We are haunted.

All of our known history has been punctuated with atrocities, 
perpetuated by human beings against human beings.

Those responsible have been 
desperate, extreme, indoctrinated, grieving,
angry, unstable, greedy.

They have committed acts because of religious or political beliefs,
because of ethnic or racial or sexual differences,
because they wanted more, they wanted something different,
because they thought that they were better,
because their minds were twisted.

Sadly it will continue to happen.

New lines seem to be drawn in the sand with each tragedy.

I wonder if suddenly, with that one missile,
 strangers rifling through the personal belongings of those perished, still lying unattended nearby,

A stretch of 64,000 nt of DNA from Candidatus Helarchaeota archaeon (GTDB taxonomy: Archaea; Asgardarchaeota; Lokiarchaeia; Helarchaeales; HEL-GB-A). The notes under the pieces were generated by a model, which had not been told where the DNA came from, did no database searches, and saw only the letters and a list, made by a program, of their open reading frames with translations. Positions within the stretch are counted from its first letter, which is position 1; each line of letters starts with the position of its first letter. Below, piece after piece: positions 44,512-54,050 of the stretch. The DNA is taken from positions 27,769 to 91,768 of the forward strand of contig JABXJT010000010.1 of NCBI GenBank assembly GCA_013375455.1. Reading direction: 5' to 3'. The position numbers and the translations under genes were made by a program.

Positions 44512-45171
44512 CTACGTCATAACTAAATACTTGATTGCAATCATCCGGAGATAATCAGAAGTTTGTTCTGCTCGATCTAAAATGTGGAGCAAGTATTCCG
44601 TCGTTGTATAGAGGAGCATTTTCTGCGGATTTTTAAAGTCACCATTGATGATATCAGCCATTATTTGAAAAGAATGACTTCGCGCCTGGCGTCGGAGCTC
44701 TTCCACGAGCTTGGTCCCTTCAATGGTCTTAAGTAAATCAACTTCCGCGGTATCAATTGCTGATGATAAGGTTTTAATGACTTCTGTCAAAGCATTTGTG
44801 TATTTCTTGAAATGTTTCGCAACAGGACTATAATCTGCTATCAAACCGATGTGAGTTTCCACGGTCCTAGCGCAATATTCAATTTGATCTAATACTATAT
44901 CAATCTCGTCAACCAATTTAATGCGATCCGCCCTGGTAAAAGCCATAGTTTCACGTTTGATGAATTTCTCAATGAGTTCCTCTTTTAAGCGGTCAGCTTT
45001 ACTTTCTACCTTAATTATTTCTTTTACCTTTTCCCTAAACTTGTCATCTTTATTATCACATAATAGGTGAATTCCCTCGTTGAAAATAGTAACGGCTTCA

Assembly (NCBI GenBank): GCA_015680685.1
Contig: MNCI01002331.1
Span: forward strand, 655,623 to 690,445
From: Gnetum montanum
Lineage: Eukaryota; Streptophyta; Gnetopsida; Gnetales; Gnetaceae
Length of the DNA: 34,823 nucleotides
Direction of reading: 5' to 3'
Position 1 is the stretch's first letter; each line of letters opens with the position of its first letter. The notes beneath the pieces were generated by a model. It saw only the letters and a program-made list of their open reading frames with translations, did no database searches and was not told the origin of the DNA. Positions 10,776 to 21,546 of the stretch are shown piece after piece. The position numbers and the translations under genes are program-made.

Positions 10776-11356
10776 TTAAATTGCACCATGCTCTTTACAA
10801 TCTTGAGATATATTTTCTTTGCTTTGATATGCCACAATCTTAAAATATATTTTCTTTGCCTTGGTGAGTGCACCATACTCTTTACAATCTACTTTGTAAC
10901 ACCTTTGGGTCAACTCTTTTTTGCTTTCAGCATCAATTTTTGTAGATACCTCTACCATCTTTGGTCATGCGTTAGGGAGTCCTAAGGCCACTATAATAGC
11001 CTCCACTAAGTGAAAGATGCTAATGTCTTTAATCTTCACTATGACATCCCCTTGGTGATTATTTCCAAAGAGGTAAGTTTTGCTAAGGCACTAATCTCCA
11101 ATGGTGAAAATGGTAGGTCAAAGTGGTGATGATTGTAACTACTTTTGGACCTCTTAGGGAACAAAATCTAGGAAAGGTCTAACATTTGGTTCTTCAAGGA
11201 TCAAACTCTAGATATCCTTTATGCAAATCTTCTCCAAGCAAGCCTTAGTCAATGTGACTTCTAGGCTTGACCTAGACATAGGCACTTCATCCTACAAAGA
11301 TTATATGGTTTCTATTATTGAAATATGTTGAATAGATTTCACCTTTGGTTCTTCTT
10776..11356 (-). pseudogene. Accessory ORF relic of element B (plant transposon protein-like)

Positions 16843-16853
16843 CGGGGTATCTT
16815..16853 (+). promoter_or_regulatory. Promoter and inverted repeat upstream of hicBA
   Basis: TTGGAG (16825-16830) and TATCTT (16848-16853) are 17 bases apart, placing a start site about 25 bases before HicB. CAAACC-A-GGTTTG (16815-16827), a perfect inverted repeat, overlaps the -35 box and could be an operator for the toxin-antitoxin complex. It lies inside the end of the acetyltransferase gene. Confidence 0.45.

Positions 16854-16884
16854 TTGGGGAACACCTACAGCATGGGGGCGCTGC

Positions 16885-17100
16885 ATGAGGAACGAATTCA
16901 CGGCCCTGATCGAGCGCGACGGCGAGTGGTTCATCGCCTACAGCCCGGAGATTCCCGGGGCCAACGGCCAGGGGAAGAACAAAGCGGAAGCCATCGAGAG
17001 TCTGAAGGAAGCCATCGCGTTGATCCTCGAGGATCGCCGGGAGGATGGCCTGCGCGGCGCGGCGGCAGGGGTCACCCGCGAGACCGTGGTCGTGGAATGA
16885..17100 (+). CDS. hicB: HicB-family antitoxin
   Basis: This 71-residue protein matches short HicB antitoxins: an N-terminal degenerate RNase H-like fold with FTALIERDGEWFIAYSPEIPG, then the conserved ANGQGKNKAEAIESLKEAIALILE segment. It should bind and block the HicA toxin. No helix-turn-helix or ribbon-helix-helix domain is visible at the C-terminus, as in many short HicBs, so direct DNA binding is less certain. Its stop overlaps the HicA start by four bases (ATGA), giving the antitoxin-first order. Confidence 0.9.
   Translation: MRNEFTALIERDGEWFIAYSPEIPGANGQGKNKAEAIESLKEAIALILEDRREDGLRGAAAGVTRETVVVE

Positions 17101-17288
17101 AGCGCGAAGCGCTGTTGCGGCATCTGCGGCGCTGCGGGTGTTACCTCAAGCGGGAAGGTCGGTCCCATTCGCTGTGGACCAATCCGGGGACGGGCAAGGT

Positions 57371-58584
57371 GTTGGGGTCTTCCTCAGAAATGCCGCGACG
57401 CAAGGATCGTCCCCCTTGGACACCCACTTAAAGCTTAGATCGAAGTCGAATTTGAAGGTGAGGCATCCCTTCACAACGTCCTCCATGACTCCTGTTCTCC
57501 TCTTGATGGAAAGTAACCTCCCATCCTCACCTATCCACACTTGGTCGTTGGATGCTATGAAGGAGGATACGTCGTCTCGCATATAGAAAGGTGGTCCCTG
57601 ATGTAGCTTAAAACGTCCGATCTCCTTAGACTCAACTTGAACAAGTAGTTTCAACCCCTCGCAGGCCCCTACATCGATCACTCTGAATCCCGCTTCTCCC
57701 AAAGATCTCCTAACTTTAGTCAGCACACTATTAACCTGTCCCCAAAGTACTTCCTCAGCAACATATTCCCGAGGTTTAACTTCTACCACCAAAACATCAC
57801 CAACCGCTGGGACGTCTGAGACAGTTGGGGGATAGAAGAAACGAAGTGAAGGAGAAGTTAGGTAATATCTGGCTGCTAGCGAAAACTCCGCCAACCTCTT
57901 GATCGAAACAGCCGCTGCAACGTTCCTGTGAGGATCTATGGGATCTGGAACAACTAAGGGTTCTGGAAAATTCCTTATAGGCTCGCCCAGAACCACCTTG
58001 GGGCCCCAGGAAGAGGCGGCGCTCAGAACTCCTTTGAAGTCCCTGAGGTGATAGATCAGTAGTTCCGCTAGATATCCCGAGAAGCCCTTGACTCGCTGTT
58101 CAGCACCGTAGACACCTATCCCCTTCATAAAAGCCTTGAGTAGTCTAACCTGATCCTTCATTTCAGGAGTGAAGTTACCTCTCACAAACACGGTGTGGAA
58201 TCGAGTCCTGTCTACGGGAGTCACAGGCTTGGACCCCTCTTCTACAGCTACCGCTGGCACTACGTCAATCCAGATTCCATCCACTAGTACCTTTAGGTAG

is suddenly going to be more tolerated the next time something like this happens.
That there is just a little more desensitization to such callous actions.

Human beings, with our apposable thumbs and forefingers,
our intelligence, our emotions,
and our perceived superiority to the animals on this earth,
can really fuck things up when we get it wrong,
whether it be by accident or by deliberate wrong doing. 

Sometimes the term "humanity" just doesn't seem to make sense.

Whether or not you believe there is something waiting for us after our last breath,
most of us agree that this is the only breathing life that we are going to get
and most people have no idea how long it is going to last.

Friday's tragedy has emphasized that.

I know everyone right now
is hugging their loved ones
and saying "I love you" more than usual.

I also know that the platitudes of living each day like it could be your last
are inspiring but ultimately reality kicks in
and most of us need to keep moving through our necessary daily rituals